Garrett Hardin's Lifeboat Ethics: An Interminable Paradox

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Tragedy of the Commons: An Interminable Paradox
Essayist Garrett Hardin, in his paper, “Lifeboat Ethics: The Case against Helping the Poor”, argues that human beings are involved in a slowly increasing state of world devastation as they continue to misuse the world’s resources and, consequently, refuse to provide the adequate resources in return for their plundering. Hardin’s purpose is to educate the intellectual public of this matter so that measures might be taken and unreasonable solutions disposed of. He adopts an informative and serious tone in order to covey the urgency of the matter; additionally, he speaks practically and intellectually in order to appeal to his academic audience.
Hardin centers his prophetic analysis in the section titled “The Tragedy of the Commons”. It is evident through his eloquent and thought-provoking writing that Hardin addresses his analysis to an educated group, and particularly to those of a scientific and agricultural predisposition. As a section introduction, Hardin compares the world to a pasture. Succeeding this comparison is the author’s analysis of the public’s treatment of the pasture: everybody requires something of the pasture, but not everyone is willing to provide the resources necessary to upkeep it. Referred to as the commons, Hardin argues that this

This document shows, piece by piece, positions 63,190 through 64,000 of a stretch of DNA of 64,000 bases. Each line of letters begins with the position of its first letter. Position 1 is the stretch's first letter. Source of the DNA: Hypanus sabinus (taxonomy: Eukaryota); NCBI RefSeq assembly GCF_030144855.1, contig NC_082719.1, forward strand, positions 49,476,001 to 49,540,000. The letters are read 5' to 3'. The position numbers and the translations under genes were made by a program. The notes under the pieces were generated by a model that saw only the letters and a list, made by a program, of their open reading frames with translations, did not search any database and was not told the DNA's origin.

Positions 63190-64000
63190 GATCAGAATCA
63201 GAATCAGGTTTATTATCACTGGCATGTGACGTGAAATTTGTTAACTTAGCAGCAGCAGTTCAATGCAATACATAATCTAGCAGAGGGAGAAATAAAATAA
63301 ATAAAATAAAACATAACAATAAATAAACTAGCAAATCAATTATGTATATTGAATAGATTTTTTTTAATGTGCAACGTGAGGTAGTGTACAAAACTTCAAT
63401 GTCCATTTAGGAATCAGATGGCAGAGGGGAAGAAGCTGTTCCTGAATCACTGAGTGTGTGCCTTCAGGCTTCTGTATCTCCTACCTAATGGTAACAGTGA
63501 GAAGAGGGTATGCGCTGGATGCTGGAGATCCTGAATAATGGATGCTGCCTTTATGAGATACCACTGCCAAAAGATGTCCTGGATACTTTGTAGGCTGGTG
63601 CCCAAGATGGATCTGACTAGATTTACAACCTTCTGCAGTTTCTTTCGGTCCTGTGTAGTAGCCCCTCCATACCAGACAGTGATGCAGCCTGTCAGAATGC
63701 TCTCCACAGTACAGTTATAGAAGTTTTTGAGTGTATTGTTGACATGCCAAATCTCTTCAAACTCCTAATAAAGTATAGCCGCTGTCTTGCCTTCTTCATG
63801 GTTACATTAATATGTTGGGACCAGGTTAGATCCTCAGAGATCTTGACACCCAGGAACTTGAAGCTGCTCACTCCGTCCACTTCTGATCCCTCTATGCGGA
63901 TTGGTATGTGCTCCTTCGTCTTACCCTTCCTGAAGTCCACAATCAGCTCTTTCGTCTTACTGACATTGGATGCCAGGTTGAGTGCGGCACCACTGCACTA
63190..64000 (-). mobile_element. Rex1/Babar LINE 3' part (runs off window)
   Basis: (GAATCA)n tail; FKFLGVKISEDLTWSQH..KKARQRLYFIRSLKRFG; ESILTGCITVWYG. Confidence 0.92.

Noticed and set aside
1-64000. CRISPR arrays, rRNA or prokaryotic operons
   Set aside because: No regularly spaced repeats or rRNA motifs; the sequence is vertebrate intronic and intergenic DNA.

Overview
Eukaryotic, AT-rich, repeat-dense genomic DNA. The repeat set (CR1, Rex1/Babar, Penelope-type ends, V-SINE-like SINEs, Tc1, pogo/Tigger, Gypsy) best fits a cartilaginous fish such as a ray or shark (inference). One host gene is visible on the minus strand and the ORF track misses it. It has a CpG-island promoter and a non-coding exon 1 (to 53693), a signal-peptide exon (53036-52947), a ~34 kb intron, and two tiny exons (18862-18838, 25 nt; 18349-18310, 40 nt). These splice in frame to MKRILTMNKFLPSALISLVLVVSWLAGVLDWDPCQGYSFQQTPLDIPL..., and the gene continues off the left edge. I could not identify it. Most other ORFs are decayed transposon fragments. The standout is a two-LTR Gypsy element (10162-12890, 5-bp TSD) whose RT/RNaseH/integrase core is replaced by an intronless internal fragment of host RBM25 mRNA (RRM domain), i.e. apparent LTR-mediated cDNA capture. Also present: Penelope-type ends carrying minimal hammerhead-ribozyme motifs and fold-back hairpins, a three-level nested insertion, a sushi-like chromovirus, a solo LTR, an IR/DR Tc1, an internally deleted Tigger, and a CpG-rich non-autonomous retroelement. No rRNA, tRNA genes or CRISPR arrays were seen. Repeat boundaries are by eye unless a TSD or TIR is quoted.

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Hardin attempts to provide a thought-provoking solution to the supposed issue of the time, world overpopulation, and he does so with intellect and an admirable understanding of his relationship with the audience. Through possession of an informative and serious tone, Hardin effectively conveys his ideas for supporting the world’s ever-growing population, and his predispositions to the ultimately fallible morality of man in the world’s

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